Control: The Dark History and Troubling Present of Eugenics Audiobook, by Adam Rutherford Play Audiobook Sample

Control: The Dark History and Troubling Present of Eugenics Audiobook

Control: The Dark History and Troubling Present of Eugenics Audiobook, by Adam Rutherford Play Audiobook Sample
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Read By: Greg Patmore Publisher: Blackstone Publishing Listen Time: at 1.0x Speed 5.00 hours at 1.5x Speed 3.75 hours at 2.0x Speed Release Date: March 2023 Format: Unabridged Audiobook Delivery: Instant Download ISBN: 9798212234795

Quick Stats About this Audiobook

Total Audiobook Chapters:


Longest Chapter Length:

71:44 minutes

Shortest Chapter Length:

04:23 minutes

Average Chapter Length:

44:56 minutes

Audiobooks by this Author:


Other Audiobooks Written by Adam Rutherford: > View All...

Publisher Description

How did an obscure academic idea pave the way to the Holocaust within just fifty years?

Control is a book about eugenics, what geneticist Adam Rutherford calls “a defining idea of the twentieth century.” Inspired by Darwin’s ideas about evolution, eugenics arose in Victorian England as a theory for molding the British population, and quickly spread to America, where it was embraced by presidents, funded by Gilded Age monopolists, and enshrined into racist American laws that became the ideological cornerstone of the Third Reich. Despite this horrific legacy, eugenics looms large today as the advances in genetics in the last thirty years—from the sequencing of the human genome to modern gene editing techniques—have brought the idea of population purification back into the mainstream.

Eugenics has “a short history, but a long past,” Rutherford writes. The first half of Control is the history of an idea, from its roots in key philosophical texts of the classical world all the way into their genocidal enactment in the twentieth century. The second part of the audiobook explores how eugenics operates today, as part of our language and culture, as part of current political and racial discussions, and as an eternal temptation to powerful people who wish to sculpt society through reproductive control.

With disarming wit and scientific precision, Rutherford explains why eugenics still figures prominently in the twenty-first century, despite its genocidal past. And he confronts insidious recurring questions—did eugenics work in Nazi Germany? And could it work today?—revealing the intellectual bankruptcy of the idea, and the scientific impossibility of its realization.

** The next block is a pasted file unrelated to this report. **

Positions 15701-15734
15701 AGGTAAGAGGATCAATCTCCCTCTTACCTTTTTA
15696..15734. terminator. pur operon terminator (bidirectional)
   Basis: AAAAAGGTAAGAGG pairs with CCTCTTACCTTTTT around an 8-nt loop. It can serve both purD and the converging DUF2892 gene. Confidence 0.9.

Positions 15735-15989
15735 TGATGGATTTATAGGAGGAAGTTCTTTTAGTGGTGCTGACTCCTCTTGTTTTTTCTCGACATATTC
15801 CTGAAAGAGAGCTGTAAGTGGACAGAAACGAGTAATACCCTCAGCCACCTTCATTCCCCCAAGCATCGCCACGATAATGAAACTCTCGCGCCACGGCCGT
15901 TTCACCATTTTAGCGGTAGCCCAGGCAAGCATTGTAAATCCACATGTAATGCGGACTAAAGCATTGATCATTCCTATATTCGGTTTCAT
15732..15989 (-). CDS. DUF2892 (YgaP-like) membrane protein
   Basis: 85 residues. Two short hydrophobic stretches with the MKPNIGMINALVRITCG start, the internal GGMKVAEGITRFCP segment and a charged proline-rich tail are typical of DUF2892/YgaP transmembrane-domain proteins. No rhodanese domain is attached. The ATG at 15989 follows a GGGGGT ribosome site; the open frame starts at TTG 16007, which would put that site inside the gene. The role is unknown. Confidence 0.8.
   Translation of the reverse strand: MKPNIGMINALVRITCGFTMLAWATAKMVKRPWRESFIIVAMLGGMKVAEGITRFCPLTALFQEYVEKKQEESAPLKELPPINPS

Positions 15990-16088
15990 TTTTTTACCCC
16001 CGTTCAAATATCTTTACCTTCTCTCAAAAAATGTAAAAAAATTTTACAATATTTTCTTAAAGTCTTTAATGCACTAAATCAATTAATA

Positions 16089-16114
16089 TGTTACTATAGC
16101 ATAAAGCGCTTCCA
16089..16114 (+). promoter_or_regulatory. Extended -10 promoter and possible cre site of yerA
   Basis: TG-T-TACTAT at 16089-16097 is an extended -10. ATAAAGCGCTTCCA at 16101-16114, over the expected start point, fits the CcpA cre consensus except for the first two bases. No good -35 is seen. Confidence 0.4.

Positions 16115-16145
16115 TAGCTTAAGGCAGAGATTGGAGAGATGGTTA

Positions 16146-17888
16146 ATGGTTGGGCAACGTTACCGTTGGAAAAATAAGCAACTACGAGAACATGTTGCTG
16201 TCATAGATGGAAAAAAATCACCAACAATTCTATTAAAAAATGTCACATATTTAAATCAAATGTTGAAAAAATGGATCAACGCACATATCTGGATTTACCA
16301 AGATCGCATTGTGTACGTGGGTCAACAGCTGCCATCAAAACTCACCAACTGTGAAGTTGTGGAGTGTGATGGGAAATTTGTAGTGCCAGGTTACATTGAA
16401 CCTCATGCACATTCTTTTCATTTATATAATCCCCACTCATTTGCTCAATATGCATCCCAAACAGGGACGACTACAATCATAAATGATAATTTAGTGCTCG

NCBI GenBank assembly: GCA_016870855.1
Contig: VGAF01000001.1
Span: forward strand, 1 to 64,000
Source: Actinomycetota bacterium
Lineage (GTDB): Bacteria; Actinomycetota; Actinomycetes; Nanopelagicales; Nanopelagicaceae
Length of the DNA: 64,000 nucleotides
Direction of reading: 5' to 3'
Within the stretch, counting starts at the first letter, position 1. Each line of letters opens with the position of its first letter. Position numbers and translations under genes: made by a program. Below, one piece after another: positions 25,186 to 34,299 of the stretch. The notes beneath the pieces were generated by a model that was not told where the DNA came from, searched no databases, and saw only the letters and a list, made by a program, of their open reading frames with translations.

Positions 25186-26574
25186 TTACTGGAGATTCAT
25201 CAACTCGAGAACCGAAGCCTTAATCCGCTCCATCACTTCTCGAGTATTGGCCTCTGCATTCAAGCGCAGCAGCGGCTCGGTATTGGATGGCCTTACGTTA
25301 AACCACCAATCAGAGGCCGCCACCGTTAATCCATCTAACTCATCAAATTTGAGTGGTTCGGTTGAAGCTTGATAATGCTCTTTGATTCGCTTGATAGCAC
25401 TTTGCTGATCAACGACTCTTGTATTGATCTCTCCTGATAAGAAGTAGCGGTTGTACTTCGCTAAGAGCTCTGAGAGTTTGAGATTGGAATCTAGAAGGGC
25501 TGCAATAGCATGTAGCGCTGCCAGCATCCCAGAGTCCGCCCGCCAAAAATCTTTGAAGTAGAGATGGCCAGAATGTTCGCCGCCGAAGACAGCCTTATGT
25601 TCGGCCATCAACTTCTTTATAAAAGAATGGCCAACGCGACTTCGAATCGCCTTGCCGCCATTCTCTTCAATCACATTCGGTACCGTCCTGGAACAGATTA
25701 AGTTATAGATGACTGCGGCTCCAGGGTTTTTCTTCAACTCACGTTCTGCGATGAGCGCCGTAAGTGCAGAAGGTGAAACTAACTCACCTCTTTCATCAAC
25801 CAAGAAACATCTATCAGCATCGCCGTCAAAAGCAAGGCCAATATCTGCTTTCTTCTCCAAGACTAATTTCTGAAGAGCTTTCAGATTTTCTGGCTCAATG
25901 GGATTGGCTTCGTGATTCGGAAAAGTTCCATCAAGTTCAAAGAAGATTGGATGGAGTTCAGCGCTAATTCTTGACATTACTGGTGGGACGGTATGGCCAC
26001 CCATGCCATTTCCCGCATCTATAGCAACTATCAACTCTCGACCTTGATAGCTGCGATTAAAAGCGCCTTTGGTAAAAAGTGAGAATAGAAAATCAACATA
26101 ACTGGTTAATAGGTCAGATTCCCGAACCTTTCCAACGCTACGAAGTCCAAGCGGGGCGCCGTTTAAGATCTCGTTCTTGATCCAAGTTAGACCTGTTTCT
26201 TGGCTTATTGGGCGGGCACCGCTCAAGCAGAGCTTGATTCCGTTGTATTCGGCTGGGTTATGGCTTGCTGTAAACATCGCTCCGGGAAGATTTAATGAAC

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“Control is persuasive, sensible, and ultimately reassuring, but it is not complacent…To know history is ‘to inoculate ourselves against its being repeated,’ Rutherford argues. From that perspective, this book is a shot worth having.”

— Guardian (UK) 


  • “Rutherford’s swift, well-written account of these fascinating scientific and moral issues is well worth a read.”

    — The Times (UK)
  • “A clear-sighted look at the past and present dangers of eugenics. Rutherford tells [the story] with great concision and with clarity, both scientific and moral.”

    — Financial Times (UK)
  • “A remarkable combination of intelligence, knowledge, insight, and admirable political passion, on a serious moral problem in contemporary society.”

    — Carlo Rovelli, New York Times bestselling author

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About Adam Rutherford

Adam Rutherford is a science writer and broadcaster. He is an editor at Nature, writes for the Guardian, and regularly presents programs for BBC Radio 4 in the UK. He has also presented several acclaimed science series for BBC television, including the award-winning three-part series The Cell. A geneticist by training, he has a PhD from University College London.

About Greg Patmore

Greg Patmore became an actor and voice artist in his midforties and has enjoyed a varied career on stage, screen, and in the voice-over studio ever since. Books have always played a huge role in his life. He won an Audie Award in 2019, an Audiofile Earphones Award in February 2019, and was nominated for a Voice Arts Award in 2018. Best known on TV as Good ’Lias Hatfield in the Golden Globe and Emmy award–winning Hatfields & McCoys, alongside Kevin Costner, Greg is also a composer and musician, lives as much as possible on a beautiful Dutch Barge somewhere in the middle of France, and is a passionate follower of Rugby League and supporter of the world famous Wigan Warriors.